Celebrate National School Counseling Week

NSCWNational School Counseling Week 2016, “School Counseling: The Recipe for Success,” is celebrated from Feb. 1-5, 2016, to focus public attention on the unique contribution of school counselors within U.S. school systems. National School Counseling Week, sponsored by American School Counselor Association, highlights the tremendous impact school counselors can have in helping students achieve school success and plan for a career.

 

The special week honoring school counselors provides recognition for school counselors who “implement comprehensive school counseling programs, a vital part of the educational process for all students as they meet the challenges of the 21st century,” according to Deb Woodard, associate teaching professor and coordinator of the UMKC School of Education’s Professional School Counseling program.

 

In fact, Woodard, herself is bringing attention to NSCW by communicating daily with her students about a variety of activities focusing on student achievement, safe schools, multiculturalism, social justice, community partnerships and more.

 

“Our students are committed to their profession and are bringing positive outcomes to the students in our communities,” Woodard said. “It is important to recognize both our students and the professional school counselors in the field for their meaningful impact and commitment to students’ educational journeys.”

 

UMKC School of Education’s school counseling program well prepares students for their careers, requiring 700+ hours in practicum and internship, including 285-300 direct contact hours in local schools before graduation.

 

And, what do our alums say about their preparation and career choice?

 

“I love being a school counselor because I get to empower students daily and get to help them learn to manage their emotions and solve problems,” asserts Molly J. Beuke (M.A. ‘14) who serves at Stony Point South Elementary School in Kansas City, Kansas. “It is a wonderful experience to be able to be a positive influence in a child’s life. There is no one at school who is quite like the school counselor!”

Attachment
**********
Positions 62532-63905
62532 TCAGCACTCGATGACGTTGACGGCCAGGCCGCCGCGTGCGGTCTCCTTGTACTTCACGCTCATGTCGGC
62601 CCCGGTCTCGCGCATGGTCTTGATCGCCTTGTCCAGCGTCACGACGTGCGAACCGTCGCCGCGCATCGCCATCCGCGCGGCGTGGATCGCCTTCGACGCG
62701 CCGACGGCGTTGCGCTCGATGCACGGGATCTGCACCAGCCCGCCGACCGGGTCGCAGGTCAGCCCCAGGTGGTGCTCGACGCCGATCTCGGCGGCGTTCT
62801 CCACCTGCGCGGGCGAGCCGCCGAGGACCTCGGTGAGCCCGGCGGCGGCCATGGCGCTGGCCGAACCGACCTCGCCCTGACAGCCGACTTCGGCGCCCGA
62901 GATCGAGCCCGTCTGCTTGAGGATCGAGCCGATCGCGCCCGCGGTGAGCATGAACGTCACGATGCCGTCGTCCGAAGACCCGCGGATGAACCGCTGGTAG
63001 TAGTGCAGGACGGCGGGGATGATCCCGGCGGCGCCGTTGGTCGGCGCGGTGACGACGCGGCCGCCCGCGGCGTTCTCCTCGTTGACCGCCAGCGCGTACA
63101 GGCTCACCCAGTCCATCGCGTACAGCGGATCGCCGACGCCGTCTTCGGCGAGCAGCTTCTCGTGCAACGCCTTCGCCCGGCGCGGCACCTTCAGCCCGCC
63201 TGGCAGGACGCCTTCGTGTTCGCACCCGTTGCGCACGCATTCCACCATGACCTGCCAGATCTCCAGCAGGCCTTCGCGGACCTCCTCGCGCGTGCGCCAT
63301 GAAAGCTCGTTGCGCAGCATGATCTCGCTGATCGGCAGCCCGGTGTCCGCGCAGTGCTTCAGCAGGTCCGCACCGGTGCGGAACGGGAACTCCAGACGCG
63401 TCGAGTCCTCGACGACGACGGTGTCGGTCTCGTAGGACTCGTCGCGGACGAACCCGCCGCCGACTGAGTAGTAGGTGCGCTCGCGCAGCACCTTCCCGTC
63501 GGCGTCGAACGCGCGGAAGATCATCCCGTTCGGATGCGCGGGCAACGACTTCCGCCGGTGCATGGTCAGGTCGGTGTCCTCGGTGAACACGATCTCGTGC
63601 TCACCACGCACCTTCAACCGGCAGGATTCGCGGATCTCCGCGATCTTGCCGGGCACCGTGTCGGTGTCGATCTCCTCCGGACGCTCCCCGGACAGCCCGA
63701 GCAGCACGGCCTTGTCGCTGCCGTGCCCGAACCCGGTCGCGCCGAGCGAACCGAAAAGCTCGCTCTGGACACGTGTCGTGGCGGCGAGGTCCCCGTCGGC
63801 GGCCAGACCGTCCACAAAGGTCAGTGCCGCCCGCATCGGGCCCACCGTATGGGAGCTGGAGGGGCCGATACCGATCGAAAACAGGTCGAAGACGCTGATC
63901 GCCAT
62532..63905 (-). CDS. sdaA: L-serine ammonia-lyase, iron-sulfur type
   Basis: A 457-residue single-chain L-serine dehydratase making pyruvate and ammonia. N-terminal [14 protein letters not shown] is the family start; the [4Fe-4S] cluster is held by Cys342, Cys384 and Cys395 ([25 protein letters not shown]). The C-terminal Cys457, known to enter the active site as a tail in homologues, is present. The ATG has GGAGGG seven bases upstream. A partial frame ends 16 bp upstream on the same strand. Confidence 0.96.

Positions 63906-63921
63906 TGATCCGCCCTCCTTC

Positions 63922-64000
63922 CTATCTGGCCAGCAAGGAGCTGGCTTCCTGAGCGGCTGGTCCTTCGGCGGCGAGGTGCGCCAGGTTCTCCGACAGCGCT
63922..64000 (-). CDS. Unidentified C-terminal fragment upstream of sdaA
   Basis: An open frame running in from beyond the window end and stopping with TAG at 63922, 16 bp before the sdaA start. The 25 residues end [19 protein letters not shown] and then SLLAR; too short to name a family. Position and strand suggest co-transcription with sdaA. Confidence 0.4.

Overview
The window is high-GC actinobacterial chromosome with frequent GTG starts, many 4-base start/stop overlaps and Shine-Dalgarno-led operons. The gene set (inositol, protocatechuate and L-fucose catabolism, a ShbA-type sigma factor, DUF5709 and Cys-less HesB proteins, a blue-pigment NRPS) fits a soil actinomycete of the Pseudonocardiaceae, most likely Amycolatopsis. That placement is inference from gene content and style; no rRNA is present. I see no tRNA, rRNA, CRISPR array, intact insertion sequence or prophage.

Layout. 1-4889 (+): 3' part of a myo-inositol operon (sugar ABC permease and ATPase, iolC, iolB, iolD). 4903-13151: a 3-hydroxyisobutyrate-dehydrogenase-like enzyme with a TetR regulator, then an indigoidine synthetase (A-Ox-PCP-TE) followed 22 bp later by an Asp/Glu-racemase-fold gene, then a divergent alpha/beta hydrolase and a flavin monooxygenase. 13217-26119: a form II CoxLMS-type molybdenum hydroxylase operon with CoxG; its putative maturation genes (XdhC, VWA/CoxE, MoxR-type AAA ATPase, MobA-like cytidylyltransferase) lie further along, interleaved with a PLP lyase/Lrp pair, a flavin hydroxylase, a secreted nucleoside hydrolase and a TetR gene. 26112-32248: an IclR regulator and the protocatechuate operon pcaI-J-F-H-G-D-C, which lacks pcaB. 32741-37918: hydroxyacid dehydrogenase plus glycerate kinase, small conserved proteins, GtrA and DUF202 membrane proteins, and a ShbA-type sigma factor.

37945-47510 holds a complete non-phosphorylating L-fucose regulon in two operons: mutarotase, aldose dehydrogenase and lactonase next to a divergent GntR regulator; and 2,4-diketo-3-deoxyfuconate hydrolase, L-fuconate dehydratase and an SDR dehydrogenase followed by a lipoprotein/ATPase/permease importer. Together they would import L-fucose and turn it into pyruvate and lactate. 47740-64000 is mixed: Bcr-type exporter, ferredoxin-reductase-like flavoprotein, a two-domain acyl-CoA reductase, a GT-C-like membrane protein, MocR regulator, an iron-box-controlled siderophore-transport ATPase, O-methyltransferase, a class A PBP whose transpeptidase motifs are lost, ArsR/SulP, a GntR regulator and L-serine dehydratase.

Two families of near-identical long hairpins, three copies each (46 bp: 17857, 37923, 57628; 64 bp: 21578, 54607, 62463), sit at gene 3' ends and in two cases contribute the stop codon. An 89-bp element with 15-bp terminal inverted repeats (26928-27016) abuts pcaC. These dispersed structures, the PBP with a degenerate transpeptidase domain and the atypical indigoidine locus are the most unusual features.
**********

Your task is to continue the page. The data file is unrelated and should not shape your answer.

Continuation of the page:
Andrew Schuerman (M.A. ‘06) loves being a school counselor at Park Hill (Mo.) South High School because the best commission one can earn is helping others. “I learned early in my undergraduate years,” he explains, “that I wouldn’t be willing to be away from my family and work long hours for extra money, but I am willing to work hard as a helping professional.”

 

Rachel Haskamp (M.A. ‘14) school counselor for the Bunceton R-IV (Mo.) School District, echoes a similar sentiment. “I love problem solving with my students,” she says, “and how thoroughly the UMKC Counseling and Educational Psychology-School Counseling program prepares students and future practitioners.”

 

And Elisabeth Johnsrud (M.A. ’14) of John Fiske Elementary in Kansas City, Ks., believes school counseling gives her the “opportunity to teach kids social skills, emotional development and management while also providing the opportunity to show unconditional love to children who may not receive that kind of love at home.”

 

Visit us online for more information on the School’s counseling programs and additional quotes from program graduates.